Track listing, track times and composer:
1. John McKee 5:31 (Metheny)
2. Who Can I Turn To? 6:39 (Bricusse/Newley)
3. Shadowboxing 6:50 (Stryker)
4. As You Left 6:34 (Kane)
5. Minor Mutiny 6:14 (Stryker)
6. Mr. Rogers 5:56 (Kane)
7. Big Six 5:41 (Alaadeen)
8. 21st Century Ragg 6:53 (Alaadeen)
9. That’s the Way of the World 4:56 (White)
Artists Home Market: USA
Musicians: Matt Kane, drums
Dave Stryker, guitar
Kyle Koehler, organ
Produced By: Dave Stryker
“Matt Kane is a great young drummer who will rightfully be viewed as one of jazz’s rising new stars. I hope you enjoy this new CD as much as I did.” —Michael Carvin
Matt Kane and the Kansas City/New York connection —by Chuck Haddix
Originally from Hannibal, Missouri, which is best known as the boyhood home of Mark Twain and the setting for the adventures of Tom Sawyer and Huck Finn, drummer Matt Kane cut his musical teeth in Kansas City. One of four cradles of jazz along with New Orleans, Chicago and New York, Kansas City was known for its hard-swinging style pioneered by Count Basie, Jay McShann, Mary Lou Williams, Charlie Parker and hundreds of other jazz greats.
Arriving in 1989, Kane became immersed in Kansas City’s vibrant jazz scene, where musicians test each other’s musical mettle during all-night jam sessions. Shortly after moving to Kansas City, Kane, armed with more ambition than experience, sat in at a jam session at the legendary Mutual Musicians Foundation. When Kane faltered during the first few minutes a tune, bassist Daahoud Williams, stopped the band cold and told the young drummer that “kid’s night is on Wednesday.” Like Charlie Parker, who was rebuffed by Jo Jones during a session at the famed Reno Club in the 1936, Kane retreated to the woodshed and honed his chops. Two years later, Kane returned to the jam session at the Foundation, where he was warmly embraced by Williams, who marveled at the young drummer’s musical transformation.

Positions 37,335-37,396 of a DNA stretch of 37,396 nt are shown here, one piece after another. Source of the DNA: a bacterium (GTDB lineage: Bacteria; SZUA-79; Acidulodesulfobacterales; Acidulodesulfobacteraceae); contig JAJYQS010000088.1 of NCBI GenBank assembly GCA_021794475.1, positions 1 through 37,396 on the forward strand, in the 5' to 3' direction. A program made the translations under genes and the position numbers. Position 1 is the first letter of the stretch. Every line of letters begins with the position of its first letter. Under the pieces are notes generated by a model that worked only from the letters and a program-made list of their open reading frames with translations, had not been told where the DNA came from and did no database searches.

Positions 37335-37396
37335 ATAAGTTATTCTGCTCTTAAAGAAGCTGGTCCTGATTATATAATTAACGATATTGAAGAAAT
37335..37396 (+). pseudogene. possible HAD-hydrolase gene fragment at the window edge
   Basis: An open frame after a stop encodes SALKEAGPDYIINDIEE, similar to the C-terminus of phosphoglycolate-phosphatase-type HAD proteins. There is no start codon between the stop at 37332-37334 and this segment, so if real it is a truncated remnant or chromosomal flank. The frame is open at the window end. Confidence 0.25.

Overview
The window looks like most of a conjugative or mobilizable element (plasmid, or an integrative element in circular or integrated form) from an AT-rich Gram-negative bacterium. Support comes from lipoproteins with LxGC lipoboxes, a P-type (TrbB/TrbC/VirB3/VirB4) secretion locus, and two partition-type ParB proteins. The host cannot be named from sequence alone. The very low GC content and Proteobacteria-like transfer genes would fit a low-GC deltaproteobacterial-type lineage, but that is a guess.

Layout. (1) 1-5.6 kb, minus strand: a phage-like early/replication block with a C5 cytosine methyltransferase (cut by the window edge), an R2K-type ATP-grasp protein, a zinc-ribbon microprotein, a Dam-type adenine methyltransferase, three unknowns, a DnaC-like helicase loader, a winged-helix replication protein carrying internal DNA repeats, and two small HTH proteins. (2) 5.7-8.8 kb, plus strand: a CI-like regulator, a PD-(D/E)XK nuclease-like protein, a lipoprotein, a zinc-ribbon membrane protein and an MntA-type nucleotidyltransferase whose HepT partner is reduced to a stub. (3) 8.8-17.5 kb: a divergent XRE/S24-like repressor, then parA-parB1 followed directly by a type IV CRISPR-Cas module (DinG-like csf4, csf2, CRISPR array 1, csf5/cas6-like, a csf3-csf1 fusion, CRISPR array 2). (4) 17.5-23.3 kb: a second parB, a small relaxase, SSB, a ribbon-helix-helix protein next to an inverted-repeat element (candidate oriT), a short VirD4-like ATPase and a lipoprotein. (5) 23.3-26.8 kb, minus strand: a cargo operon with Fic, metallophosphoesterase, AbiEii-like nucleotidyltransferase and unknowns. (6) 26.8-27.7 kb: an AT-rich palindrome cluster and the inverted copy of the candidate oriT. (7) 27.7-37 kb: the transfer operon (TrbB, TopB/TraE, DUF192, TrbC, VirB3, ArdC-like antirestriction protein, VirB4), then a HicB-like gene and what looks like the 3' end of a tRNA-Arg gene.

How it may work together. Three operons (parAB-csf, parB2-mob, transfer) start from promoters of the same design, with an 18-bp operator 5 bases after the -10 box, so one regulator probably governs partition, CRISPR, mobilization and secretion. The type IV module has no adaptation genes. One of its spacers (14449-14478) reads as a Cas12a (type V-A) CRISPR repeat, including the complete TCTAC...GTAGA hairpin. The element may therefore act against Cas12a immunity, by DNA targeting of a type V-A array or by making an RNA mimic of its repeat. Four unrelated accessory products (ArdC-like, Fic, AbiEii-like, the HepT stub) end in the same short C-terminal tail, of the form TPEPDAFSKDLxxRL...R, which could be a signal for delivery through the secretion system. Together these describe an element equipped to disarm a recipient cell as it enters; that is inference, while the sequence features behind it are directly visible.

Kane learned his craft from Williams, the McFadden Brothers, Ida McBeth and other veterans of the Kansas City scene. He quickly became known as the “Main Cat” on the drums. In 1995, Kane joined Ahmad Alaadeen’s Deans of Swing. An educator, composer and saxophonist, Alaadeen lead a stellar group of young musicians. While working with Alaadeen, Kane earned what Claude Fiddler Williams referred to as the “Kansas City stamp,” a distinctive style of playing that is instantly recognized by musicians internationally.
In 1997, Kane joined a long line of Kansas City musicians, stretching from Count Basie to Bobby Watson, who moved to New York to further their careers in the jazz mecca of the world. Since then, Kane has emerged as an in-demand sideman and session player noted for his swinging, rhythmically engaging style. He is also an educator, passing the tradition along at his Matt Kane School of Drumming. Now with this new group and CD, Kane has truly arrived.
Chuck Haddix is the coauthor with Frank Driggs of Kansas City Jazz: From Ragtime to Bebop—A History, Oxford University Press 2005.
His biography of Charlie Parker, Bird: The Life and Music of Charlie Parker will be published in the fall of 2013 by the University of Illinois Press.
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